Dhanu Jatra

Only a few are aware  that world's biggest open air theatre (festival) held in a small town of BARGARH in the Western part of Orissa, (a region known more for poverty, starvation deaths and sale of children). As the millennium's first open-air festival, it is being celebrated with greater gusto than last year

The town, which has a population of about a lac spread over a few square miles, turned into the unique epic town of Mathura for ten-day festival known locally as 'Dhanu Jatra'.

"By organising this festival on such a large scale we want to send the message that generations may have passed but the definition of good and evil remains unchanged," said one of the organiser.

Come the month of Pusha (winter, the first half of January), the sleepy town turns festive, the whole town becomes - stage where people depicts mythology into a realism.  The uniqueness of the festival lies in the fact that all the episodes of 'Kansa Vadh' (the killing of Kansa) takes place in different part of the town - making it the largest open-air theatre in the world..

Interestingly, the people on the streets as well as inside their houses become artistes,  the satellite settlements nearby, villages, rivers and buildings takes on classical names -- as they were known in the age of Mahabharat. A visitor at this time maybe pardoned for thinking that he has, by mistake, got into a time machine which has transported him backwards.

During the festival Bargarh awakes to the vibrations of drums, bugles and shehnais. "For ten days we forget today's world," said Kanhu Patnaik, a school teacher in Bargarh who is happy that bewildered truck drivers on the national highway near the town still ask whether Kansa rules in this part of the world.

Bargarh becomes Mathurapuri as it was called some 5,000 years ago, the neighbouring Amapalli village becomes Gopapur, the place Krishna immortalised with his Bala Lila. The Jira, which flows between Bargarh and Amapali becomes Jamuna for the time being.

The mood takes over thousands from nearby villages who throng the streets of Bargarh to enjoy and participate in the cultural drama. The main attraction is Kansa, whose characterisations dominates the festival despite people viewing him as a demon.

"Begging the role of Kansa is no mean task, for it means royal living for 10 days and passing orders like a king," says Gopal Sahu who played the role for 15 years before being denied the role last year.

Interestingly, the festival not only re-enacts mythology but also provides amusement to the people. As Kansa goes around the city everyday, the people - regardless of who they are -- bow before him. The Distinct Collector and Magistrate, Superintendent of Police  and other administrative officials who visit Kansa's durbar are treated as the king's employees and local MLAs, MPs and ministers projected as his representatives.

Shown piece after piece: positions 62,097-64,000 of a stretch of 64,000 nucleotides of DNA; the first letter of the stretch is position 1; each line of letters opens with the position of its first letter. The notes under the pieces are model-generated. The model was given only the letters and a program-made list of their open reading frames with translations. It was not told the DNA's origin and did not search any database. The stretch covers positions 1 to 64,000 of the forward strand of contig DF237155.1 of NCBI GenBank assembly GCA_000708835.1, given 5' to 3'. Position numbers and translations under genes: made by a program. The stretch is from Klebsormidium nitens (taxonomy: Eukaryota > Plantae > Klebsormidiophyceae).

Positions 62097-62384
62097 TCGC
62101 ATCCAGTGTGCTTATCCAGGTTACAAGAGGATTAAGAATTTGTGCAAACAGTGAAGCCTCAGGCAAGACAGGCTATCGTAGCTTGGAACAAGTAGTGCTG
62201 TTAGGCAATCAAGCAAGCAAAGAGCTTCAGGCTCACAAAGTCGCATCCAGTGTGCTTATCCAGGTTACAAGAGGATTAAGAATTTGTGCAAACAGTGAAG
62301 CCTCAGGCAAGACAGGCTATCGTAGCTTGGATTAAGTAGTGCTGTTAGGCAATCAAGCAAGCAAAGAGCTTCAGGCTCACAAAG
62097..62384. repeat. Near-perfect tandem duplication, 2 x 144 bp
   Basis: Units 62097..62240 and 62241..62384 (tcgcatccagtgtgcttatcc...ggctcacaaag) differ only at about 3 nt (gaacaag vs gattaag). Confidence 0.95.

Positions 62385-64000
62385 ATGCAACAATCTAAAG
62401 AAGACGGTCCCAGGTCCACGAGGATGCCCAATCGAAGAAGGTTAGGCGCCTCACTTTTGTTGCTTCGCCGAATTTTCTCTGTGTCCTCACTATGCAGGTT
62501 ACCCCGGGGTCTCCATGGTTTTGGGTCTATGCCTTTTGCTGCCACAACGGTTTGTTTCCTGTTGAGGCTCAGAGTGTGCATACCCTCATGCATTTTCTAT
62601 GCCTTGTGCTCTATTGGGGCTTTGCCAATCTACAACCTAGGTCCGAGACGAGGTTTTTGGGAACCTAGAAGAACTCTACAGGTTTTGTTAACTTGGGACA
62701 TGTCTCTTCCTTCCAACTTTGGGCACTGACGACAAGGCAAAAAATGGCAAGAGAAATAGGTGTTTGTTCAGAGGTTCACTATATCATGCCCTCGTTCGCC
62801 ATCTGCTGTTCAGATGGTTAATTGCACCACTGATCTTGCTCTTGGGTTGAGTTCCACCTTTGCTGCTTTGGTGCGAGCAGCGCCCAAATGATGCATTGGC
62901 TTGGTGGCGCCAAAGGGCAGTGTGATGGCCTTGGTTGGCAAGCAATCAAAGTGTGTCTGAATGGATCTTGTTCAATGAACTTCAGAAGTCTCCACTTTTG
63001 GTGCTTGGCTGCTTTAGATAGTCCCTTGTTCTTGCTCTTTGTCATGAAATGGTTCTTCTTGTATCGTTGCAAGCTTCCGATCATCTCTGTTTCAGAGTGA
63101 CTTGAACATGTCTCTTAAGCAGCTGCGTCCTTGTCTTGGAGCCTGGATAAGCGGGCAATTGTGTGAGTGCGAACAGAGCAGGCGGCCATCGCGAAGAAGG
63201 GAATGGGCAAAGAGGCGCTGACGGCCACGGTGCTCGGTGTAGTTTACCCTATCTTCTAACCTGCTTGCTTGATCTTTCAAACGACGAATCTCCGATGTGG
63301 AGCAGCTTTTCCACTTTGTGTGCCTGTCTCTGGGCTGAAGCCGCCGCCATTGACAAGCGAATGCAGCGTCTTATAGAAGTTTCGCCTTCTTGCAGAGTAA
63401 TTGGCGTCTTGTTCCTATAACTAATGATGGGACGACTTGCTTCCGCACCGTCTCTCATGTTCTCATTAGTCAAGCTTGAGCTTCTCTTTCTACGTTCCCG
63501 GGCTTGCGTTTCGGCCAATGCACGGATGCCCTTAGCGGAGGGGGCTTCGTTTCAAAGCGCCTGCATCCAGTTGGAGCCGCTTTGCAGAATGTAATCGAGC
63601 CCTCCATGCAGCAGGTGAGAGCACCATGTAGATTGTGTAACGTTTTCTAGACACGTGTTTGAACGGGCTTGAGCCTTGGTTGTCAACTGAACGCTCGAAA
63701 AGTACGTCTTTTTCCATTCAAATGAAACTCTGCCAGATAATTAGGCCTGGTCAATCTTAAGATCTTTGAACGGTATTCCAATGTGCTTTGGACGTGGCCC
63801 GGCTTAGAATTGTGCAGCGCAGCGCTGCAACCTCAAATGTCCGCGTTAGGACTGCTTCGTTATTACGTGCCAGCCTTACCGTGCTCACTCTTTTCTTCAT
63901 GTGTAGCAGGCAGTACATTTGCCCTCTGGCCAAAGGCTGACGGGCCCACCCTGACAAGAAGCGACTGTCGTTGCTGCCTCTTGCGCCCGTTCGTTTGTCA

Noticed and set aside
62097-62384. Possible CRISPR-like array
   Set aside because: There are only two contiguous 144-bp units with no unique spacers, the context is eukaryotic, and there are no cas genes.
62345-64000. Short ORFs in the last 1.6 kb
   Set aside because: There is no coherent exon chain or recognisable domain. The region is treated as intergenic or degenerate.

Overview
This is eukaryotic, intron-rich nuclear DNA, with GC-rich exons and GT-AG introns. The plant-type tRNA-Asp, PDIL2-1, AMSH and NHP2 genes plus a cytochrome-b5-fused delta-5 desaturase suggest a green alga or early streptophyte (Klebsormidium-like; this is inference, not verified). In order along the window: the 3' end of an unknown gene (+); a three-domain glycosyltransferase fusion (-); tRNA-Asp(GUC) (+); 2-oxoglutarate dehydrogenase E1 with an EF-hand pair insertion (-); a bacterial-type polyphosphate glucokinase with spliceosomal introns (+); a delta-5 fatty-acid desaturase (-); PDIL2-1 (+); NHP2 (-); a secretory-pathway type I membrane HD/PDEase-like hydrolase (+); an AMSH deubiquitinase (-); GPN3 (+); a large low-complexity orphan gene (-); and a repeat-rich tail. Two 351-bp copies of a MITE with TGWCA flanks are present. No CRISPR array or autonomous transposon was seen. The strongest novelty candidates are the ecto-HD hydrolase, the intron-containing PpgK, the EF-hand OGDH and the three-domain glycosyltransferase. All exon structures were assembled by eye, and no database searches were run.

The last  year the festival began on January 11 and over the next for 10 days, Kansa's story is told in all its glory. The entire Municipal area of Bargadh, sprawling over 30 sq km, provides the setting for the enactment of epic scenes, which begins with the grand wedding of Devaki and Vasudev, then traces the birth of Krishna and climaxes with Kansa's death.

The unique extravaganza boasts of a cast that involves virtually everyone in Bargarh. However, in a major deviation from practice, last year the lead character of Kansa was selected after through screening. Assistant sub-inspector of police Gopal Sahu, who had been playing the king for 15 years, had to make way for Bubhaneswar Pande. The role's attraction can be seen from the fact that more than 16 candidates had participated in the screen test.

Given this, the organisers have now decided to introduce a fresh face every year. However,  it is the sets that take the cake. The panchayat motel turns into the royal palace of Kansa and his durbar is a pandal erected at Hatpada of Bargarh. The local Radha Krishna temple serves as the prison house of Vasudeva and Devaki. The most remarkable feature of the Jatra, which hopes to find a place in the Guinness Book of World Records is that there are no spectators, rather all are participants in the epic play.

Kansa, astride a decorated elephant, goes on a Nagar Parikrama every morning. During the tour, he imposes fines on businessmen as well as government departments for violation of rules. He also holds a durbar to listen to the grievances of his subjects and reprimands or awards officials, including the collector and the superintendent of police, who become his court officials during the festival.

In short, anyone who dares to cross his path gets the royal rap, no one is spared, this dictatorial power enlivening the whole drama. Anyone can be hauled up by the king, from Chief Minister of the State down to the poor and landless laborers. In 1994, for instance, the then Chief Minister Sri Biju Patnaik, who attended the Jatra was summoned to Kansa's durbar. Patnaik not only obliged but even deposited a fine for a punishment served on him.

According to scholars, the origin of 'Dhanu Jatra is obscure. Some say it was very popular in the 18th century, while others argue that it started in the 16th century. Although the festival celebrated its golden jubilee last year, there is evidence to believe that the Jatra was restarted during the British regime.   Unfortunately, despite the annual festival, Bargarh has not become a major tourist attraction on the map.

Article and Photographs Courtly: Shyam Dash